though this specific idea might be too hard, if someone adapted from it then made it more effiecient then people with hearing disabilities will be able to listen to music. ;-D ;-D ;-D
By dontfret
#10125
Sennhauser makes a 2.5 plug (KAB or KA for mono) to one or two Euro plug cables for $20. Even if this is just to get the Euro plugs for $10 each, it look s like a good deal. I imagine this cables, rewired to a stereo 3.5 plug with 330ohm resistors may be just the ticket for stereo DAI listening! I might just get an extra, cut of the euro plug and take a cell phone headset and swap the headset's earbud for a euro plug - voila, a DAI cell phone headset with in line microphone for $10!! Anybody see an electrical engineering flaw in my approaches?
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By Steve
#10126
(Sennhauser = Sennheiser O:-) )
By dontfret
#10128
Thanks for catching the typo. Do you have thoughts on the content of the message, as is my idea feasible?
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By AaronBurns
#10130
Give me a little credit here! Ha! ;-D ;-D ;-D ;-D
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By AaronBurns
#10131
AaronBurns wrote:Give me a little credit here! Ha! ;-D ;-D ;-D ;-D

Let's make Millions and give a large donation to Steve's site to have a patent Attorney go through all the ideas and patent all of the good ones!
We can make Steve rich!
Hmmmm...I wonder if he would like that!
Just one million dollar idea and donation and we will all be on the gravy train.
Why not! ;-D
By SilverGhost
#10293
great idea, currently there are bluetooth earphones out there and the technology wouldn't be hard to implement into a hearing aid body. Then all one would have to do is have and adapter on their audio device to transmit via bluetooth. The reason current headphones don't work with hearing aids is the magnet in the speaker causes interference with the hearing aid circuitry.
By JackOfSomeTrades
#12264
Instead of plug-in jacks which are so "last millenium" why don't we go with bluetooth or some such other wireless technology? I wear a hearing aid myself and have always thought that the "telephone" function was rather moronic. It picks up EMF signals instead of via the microphone. My current model doesn't have that anymore, but what I get both before and now is the same stuff I hear on my TV when my cell phone is too close.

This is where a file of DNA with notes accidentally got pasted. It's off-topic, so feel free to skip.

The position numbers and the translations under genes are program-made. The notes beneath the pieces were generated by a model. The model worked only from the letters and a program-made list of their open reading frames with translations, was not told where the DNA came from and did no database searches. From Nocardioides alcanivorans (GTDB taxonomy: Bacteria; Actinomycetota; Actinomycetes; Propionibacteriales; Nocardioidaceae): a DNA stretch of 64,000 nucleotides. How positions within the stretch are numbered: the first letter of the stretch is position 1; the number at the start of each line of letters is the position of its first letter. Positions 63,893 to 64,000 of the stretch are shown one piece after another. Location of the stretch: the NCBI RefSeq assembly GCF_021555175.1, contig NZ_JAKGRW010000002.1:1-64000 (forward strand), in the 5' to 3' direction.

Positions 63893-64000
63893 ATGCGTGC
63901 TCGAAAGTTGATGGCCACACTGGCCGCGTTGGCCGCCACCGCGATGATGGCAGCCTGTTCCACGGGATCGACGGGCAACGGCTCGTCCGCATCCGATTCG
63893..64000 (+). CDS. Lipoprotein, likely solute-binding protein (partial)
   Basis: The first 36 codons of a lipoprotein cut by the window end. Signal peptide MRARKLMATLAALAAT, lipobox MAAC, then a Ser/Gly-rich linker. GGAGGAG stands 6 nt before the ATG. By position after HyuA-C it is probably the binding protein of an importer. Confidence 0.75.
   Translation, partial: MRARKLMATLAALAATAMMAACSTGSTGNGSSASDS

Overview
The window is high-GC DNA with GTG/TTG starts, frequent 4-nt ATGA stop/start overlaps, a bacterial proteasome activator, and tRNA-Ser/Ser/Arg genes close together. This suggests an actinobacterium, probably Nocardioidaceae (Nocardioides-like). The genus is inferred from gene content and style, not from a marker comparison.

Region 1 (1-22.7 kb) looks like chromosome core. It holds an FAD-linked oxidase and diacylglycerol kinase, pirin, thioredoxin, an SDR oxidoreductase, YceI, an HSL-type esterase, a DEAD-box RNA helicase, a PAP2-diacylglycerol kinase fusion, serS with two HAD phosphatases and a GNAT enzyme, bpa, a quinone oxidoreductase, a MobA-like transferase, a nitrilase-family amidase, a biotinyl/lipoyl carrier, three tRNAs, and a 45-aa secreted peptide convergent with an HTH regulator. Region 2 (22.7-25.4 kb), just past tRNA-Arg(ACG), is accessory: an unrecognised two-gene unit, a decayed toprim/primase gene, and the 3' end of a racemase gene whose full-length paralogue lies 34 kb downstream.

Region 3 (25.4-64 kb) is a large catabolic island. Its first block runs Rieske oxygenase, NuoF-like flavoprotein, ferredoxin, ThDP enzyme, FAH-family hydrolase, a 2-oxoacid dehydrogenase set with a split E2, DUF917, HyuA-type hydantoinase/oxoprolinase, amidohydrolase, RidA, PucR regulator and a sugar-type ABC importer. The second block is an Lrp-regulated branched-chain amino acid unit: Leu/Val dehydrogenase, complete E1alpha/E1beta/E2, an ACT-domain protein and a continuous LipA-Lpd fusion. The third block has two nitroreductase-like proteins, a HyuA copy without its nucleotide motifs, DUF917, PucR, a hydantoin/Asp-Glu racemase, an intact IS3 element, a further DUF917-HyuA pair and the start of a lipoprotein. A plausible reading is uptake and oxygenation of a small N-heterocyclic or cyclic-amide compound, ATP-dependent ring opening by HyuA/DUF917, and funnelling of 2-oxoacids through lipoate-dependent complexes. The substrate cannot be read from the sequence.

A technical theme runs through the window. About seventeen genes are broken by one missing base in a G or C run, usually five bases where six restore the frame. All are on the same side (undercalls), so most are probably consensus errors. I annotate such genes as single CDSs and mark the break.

My hearing aid also has the same modulating frequencies when I try to listen to my cell phone.

Honestly, unless there's a way to go analog with FM (probably better Idea actually), the whole wireless concept just kind of looses it's purpose because of the digital interference.
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By AaronBurns
#12270
Any mini-blue tooth should work if it were translated from analog to digital then the stereo would be heard well.
I only wondered how large the antennas would have to be! Ha!
It could be a slight problem picking up analog signals since the recievers are only so small.
Blue tooth itself would work on a frequency that avoided interference.
Let's say a signal crosses over our translated (Analog to digital) signal then it could easily be corrected in real time with no lost time by modern tuners.
I am not sure but, the oldest technology of the type your talking about is the simple station signal search on any car radio. You simply have the real time correction of the signal when obstructed from it's intended clear path avoiding perfect signals and catching only the right one (Like the Radio) then the Bluetooth takes in the translated signal and gives you a 3-D sound as previously mentioned.
I am wishy washy on this discussion as it has been a while but, get back to me on the analog correction going into a Bluetooth product. ;-D